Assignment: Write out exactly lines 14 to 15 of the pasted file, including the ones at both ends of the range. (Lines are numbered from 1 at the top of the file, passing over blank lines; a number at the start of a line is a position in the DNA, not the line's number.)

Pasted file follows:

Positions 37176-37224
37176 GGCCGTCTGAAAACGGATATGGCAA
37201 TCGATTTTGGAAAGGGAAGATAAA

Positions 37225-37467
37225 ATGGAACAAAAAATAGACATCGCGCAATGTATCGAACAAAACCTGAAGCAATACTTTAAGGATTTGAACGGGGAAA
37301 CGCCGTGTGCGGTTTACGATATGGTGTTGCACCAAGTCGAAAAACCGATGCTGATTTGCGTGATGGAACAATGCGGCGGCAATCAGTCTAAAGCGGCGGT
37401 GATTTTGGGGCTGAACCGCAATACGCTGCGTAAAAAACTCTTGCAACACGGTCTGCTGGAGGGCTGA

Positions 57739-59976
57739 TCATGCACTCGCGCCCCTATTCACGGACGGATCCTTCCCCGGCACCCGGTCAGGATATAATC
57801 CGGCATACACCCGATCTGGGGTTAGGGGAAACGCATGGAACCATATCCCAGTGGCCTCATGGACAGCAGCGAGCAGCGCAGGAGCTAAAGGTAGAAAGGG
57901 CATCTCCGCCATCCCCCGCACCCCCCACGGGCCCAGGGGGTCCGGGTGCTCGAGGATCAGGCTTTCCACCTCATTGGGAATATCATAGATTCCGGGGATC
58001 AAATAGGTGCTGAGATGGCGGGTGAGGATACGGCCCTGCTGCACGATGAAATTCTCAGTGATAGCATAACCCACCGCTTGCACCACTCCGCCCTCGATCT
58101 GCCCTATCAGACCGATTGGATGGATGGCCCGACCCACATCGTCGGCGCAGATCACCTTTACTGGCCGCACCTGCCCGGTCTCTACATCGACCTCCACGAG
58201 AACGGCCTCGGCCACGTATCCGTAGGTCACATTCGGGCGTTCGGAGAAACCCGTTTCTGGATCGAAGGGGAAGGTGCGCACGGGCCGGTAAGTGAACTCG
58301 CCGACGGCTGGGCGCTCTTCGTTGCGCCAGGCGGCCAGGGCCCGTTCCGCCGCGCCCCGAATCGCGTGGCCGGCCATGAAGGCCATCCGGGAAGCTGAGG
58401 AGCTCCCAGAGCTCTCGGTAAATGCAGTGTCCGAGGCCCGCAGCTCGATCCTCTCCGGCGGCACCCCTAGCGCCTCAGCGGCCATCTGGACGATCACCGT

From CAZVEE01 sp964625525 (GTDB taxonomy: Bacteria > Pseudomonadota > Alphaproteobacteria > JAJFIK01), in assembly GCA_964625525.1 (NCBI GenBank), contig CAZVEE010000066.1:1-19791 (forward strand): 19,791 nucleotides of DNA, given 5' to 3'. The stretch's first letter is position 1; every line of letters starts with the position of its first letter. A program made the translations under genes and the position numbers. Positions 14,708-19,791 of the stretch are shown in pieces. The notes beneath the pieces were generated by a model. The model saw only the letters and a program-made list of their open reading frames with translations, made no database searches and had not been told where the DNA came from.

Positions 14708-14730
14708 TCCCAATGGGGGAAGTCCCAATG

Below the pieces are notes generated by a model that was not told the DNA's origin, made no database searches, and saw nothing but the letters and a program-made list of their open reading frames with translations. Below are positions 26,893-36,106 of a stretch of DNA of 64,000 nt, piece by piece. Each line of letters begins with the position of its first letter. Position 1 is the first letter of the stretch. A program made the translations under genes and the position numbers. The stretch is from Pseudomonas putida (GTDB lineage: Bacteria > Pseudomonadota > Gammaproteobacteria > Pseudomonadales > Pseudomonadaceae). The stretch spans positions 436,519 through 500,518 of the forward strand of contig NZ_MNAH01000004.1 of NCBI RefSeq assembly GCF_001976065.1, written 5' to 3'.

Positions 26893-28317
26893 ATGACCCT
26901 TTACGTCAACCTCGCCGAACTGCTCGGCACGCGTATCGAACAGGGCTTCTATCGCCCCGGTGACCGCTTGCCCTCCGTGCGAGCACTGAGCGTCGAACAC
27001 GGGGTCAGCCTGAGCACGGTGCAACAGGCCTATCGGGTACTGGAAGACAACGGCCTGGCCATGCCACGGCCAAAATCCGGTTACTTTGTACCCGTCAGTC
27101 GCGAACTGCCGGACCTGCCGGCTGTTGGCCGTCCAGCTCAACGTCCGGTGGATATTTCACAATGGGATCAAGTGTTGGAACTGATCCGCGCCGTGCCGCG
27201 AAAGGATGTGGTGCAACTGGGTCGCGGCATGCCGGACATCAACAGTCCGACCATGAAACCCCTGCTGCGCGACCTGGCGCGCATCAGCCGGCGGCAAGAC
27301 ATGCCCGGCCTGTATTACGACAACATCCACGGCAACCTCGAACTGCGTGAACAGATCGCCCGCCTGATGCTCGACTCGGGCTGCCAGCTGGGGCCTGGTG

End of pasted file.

58201 AACGGCCTCGGCCACGTATCCGTAGGTCACATTCGGGCGTTCGGAGAAACCCGTTTCTGGATCGAAGGGGAAGGTGCGCACGGGCCGGTAAGTGAACTCG
58301 CCGACGGCTGGGCGCTCTTCGTTGCGCCAGGCGGCCAGGGCCCGTTCCGCCGCGCCCCGAATCGCGTGGCCGGCCATGAAGGCCATCCGGGAAGCTGAGG